Mathematics Stack Exchange is a question and answer site for people studying math at any level and professionals in related fields. Join them; it only takes a minute:

Sign up
Here's how it works:
  1. Anybody can ask a question
  2. Anybody can answer
  3. The best answers are voted up and rise to the top

I've been going back over my notes from Stats class and came across the Probability Integral Transform. From my limited understanding, the basic idea is that from a cdf in terms of one variable, can be transformed into another cdf in terms of different variable:

  • i.e. from $F_x(x)$ to --> $F_y(y)$

Is this understanding correct? What is the purpose behind this? Finally, is there a general procedure in performing the transformation?

share|cite|improve this question
up vote 6 down vote accepted

Your understanding looks basically correct to me.

As far as purpose, I've seen it used mostly to generate random variables from continuous distributions. For instance, if $X$ has a $U(0,1)$ distribution, then $F_X(x) = x$. Thus the requirement $F_X(x) = F_Y(y)$ in the probability integral transform reduces to $x = F_Y(y)$ or $y = F_Y^{-1}(x)$. Since $y$ is an observation from the probability distribution $Y$, this means that we can generate observations from the distribution $Y$ by generating $U(0,1)$ random variables (which most software programs can do easily) and applying the $F_Y^{-1}$ transformation.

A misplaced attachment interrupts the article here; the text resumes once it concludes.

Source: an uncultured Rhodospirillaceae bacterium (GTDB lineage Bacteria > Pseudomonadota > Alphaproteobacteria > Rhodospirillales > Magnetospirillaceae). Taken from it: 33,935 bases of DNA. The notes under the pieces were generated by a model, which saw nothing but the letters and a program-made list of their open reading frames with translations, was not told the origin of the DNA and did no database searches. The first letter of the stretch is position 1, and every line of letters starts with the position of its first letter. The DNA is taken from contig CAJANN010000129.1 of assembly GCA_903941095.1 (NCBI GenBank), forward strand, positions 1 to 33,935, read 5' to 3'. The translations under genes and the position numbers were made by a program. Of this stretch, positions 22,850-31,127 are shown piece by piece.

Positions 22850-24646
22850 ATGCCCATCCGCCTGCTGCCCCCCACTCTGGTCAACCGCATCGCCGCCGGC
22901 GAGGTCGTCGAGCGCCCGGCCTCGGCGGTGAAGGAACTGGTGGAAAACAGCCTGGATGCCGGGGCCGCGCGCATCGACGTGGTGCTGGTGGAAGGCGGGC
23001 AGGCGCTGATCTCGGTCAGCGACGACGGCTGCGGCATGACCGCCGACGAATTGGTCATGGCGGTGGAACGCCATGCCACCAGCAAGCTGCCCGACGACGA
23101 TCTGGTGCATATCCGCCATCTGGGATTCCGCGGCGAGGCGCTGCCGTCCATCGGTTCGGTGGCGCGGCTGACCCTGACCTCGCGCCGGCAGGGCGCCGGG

For example, suppose you want to generate instances of an exponential$(\lambda)$ random variable. The cdf is $$F(y) = \int_0^y \lambda e^{-\lambda t} dt = 1 - e^{-\lambda y}.$$ Solving for $y$, we have $$F(y) - 1 = - e^{-\lambda y} \Rightarrow -\lambda y = \ln (1- F(y)) \Rightarrow y = F^{-1}(x) = -\ln(1-x)/\lambda.$$

Thus if $x$ is an observation from a $U(0,1)$ distribution, then $y = -\ln(1-x)/\lambda$ is an observation from an exponential$(\lambda)$ distribution. Moreover, $x$ having a $U(0,1)$ distribution is equivalent to $1-x$ having a $U(0,1)$ distribution, so we often express the transformation as $y = -\ln x/\lambda$.

As far as a general procedure for performing the transformation, what I've done here with the uniform and exponential distributions should give you a guide. Unfortunately, though, there aren't that many commonly-used distributions for which the cdf can be inverted analytically.

share|cite|improve this answer
"Unfortunately, though, there aren't that many commonly-used distributions for which the cdf can be inverted analytically." - indeed. :( – J. M. Apr 20 '11 at 0:05

Your Answer


By posting your answer, you agree to the privacy policy and terms of service.

Not the answer you're looking for? Browse other questions tagged or ask your own question.